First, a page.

CIMUN Chronicle / Article / 2016

The Amazon of Arms: Illicit Weapon Trade on the Darknet

IPD Article Image - The Amazon of Arms: Illicit Weapon Trade on the Darknet

By Eleanor Westerbeck, the Chronicle

Globally, the purchase and trade of illegal weapons continues to thrive under the noses of law enforcement and civilians. The darknet, an area of the internet not indexed by any search engines, is a major player in this game. Vendors and buyers scour this hub of illegal activity seeking to purchase items they could not normally acquire: drugs, weapons, pornography, sex—even hitmen for hire.

As terrorism and global violence rages across the world, governments have taken steps to severely limit general access to weapons. However, they are often unsuccessful due to their inability to track and identify perpetrators in the illegal trade. For example, Nigeria, a nation currently plagued by the presence of terrorist group Boko Haram, has attempted to reduce access to weapons in hopes that they will not fall into the wrong hands. They have somewhat successfully limited this on the legal market, but they are virtually helpless when it comes to the illegal trade on the web.

It’s tough to track weapons because we don't have traditional, advanced infrastructure like many developed nations. It is very possible for these groups, such as Boko Haram, to pay someone to hack and outsmart our systems. Not everyone is working for good in this world, and many are working for profit. We continue to acknowledge that Boko Haram extremely dangerous,” the representative of Nigeria shared in the SPECPOL committee.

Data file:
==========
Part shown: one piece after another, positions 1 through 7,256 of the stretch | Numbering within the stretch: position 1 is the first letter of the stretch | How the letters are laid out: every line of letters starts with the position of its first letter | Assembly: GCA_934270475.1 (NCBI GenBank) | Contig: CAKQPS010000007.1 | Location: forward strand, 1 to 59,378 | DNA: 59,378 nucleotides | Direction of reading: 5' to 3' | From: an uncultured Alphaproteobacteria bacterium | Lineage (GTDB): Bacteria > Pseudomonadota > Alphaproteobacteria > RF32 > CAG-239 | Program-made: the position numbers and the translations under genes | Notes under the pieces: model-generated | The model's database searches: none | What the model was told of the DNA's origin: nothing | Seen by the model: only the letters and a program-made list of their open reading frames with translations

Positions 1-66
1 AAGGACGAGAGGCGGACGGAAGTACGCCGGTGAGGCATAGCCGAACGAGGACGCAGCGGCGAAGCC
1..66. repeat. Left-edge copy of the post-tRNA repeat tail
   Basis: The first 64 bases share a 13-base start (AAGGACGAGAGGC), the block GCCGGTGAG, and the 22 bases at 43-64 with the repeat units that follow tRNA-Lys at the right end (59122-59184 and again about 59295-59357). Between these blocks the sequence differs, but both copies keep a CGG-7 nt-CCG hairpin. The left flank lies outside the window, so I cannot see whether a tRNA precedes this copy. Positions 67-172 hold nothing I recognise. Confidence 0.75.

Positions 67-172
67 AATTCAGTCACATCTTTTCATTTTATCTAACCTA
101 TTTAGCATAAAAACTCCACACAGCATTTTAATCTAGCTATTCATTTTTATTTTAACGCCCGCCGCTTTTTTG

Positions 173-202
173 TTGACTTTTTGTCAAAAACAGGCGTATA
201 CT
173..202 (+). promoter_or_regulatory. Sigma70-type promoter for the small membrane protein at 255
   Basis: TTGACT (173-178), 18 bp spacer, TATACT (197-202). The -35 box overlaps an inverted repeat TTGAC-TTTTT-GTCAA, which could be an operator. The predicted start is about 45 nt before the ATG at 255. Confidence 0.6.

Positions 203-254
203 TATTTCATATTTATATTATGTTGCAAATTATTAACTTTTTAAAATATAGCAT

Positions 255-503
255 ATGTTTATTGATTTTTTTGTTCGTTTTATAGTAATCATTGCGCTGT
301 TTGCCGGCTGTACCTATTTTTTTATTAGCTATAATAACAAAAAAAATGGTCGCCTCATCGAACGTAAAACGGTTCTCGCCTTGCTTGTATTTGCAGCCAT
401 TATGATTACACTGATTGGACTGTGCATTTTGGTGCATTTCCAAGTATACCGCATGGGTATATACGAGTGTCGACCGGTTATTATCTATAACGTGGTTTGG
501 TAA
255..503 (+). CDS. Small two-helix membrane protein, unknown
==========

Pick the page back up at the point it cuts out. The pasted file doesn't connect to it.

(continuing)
Even developed nations suffer the consequences of the illegal weapons trade on the darknet. When questioned in committee, the U.S. shared the belief that all nations must be better prepared and trained to combat this issue. The U.S. representative explained, “The dark web is one of the biggest problems in regarding the small arms trade because it allows countries and individuals to buy guns illegally. To combat, this, we believe that all countries must have sufficient infrastructure, technology, and trained personnel to regulate the dark web. We are fortunate enough to have highly trained technology that protects our interests of national security.” Not all nations can say the same.

It appears that this issue of the small arms trade has relevance within most all nations on the global stage. In the interest of the safety, security and stability of nations, the international community must come together to eliminate the illicit small arms trade present on the darknet.